On the way back, I found myself about 50 metres from a man, standing in the open near a large tree, with his penis hanging out, this lower body apparently in some kind of black sling. At first, I thought it was a flasher, but then I saw his backpack, and realised he was just a tourist who, being used to busy cities, didn’t realise that people still walked about in country parks. I turned around and faced the other way, waiting for him to finish. He kept going. I had to peek a few times until he had finally finished. That close-cropped grass in the park, the carefully maintained sports ground, had not given him enough clues. There was thick bush a mere ten metres from where he stood, pissing, swinging it about, but he chose that space instead.
As I walked home, a little voice in my mind kept saying things about both of those men, like “he didn’t realise”, “it was a public space, people can do what they want, can’t they?”, “he thought he was on his own”, “men need to walk their dogs, go to the toilet just as women do”, “don’t be such a rabid feminist”, “stop over-reacting”.
I walked in my own front door, and I calmed down a little. Why? It was my space, and I felt safe. Thereafter, I just wanted to cry or go to bed. I stayed up and started writing again. I believed that part of the self-talk was correct – I was over-reacting.
Now that I have written this story down, I am sad for a different reason. I had had real symptoms of real fear and both things had happened within sight of my home. Even with a dog who was not to be messed with (a sort-of blue heeler), the social, societal right I theoretically had to walk unhindered in public spaces had been rudely and effectively negated in about five minutes. The saddest thought, the one I just can’t lose yet is, “How could I have so stupidly and blindly blundered about in my own park with my beloved dog, tripping joyously after friendship, and think I could get away with it?”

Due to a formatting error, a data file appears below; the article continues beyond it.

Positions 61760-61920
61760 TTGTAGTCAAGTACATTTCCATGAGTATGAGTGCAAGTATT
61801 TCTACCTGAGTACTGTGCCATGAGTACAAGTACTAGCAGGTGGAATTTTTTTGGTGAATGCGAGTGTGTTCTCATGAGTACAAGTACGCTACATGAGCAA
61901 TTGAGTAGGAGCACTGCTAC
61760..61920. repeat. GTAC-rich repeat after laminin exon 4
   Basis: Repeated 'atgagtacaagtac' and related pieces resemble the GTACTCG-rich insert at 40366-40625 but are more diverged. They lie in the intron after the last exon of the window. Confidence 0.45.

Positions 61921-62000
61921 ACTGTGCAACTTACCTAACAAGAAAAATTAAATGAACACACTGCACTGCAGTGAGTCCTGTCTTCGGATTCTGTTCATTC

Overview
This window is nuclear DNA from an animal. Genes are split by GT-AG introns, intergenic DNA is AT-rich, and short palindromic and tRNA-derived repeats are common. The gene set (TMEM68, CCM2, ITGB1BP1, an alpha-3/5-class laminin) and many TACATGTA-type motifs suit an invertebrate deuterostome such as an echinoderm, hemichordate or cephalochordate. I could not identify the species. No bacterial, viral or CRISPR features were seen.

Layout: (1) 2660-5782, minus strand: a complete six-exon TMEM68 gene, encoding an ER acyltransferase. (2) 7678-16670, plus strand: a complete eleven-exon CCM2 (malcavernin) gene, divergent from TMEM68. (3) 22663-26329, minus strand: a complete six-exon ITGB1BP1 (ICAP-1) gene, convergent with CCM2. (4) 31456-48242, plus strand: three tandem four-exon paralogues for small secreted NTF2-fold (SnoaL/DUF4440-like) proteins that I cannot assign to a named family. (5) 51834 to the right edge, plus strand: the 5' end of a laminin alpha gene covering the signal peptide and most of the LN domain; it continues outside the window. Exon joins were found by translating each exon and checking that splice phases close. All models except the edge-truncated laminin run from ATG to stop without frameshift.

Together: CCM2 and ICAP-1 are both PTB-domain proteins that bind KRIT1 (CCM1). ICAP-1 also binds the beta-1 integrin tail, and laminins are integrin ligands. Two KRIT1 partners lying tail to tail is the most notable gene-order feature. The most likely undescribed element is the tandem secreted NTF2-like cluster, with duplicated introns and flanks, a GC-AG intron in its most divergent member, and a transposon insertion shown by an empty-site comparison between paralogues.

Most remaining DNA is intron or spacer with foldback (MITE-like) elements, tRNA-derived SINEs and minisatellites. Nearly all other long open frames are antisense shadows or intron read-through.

I had said something to the backpacker. I had said, “This is my space, too you know. You could always go in the bush”. And I had pointed to the path that all the school children (including my daughter) walked down when they got off the bus, 20 metres away. He was genuinely sorry, he hadn’t realised. But how could it be that we live in a world where men piss in public and it’s no big deal?
Next, I waited until the aggro neighbour came past again. Despite my fear and sadness, I walked outside my house and asked him why he bellowed at me. He was even worse, ranting and justifying it all in terms of me “coming up behind me”. In his view I deserved everything he got. I insisted he discuss his behaviour with me. He bellowed and bellowed. I said well then, if my dog isn’t allowed off the lead, his wouldn’t be either. I would call the council next time I saw them. He walked off, bellowing “I don’t care, you silly cow!” So sure of himself, even though I know where he lives, a few doors up.
I had been doing the exact same thing he was doing, but he thought he and his dogs had a right to be there whilst I did not. It wouldn’t occur to him that he would not have bellowed at another man in that way, lest a fight break out, or to say the things he said to me, to a man. And it wouldn’t occur to him that I had made a friendship with his mother. (Now all I can do is worry about her).
When we women tell our male friends that sexism and misogyny is still part of daily life, this is what we mean.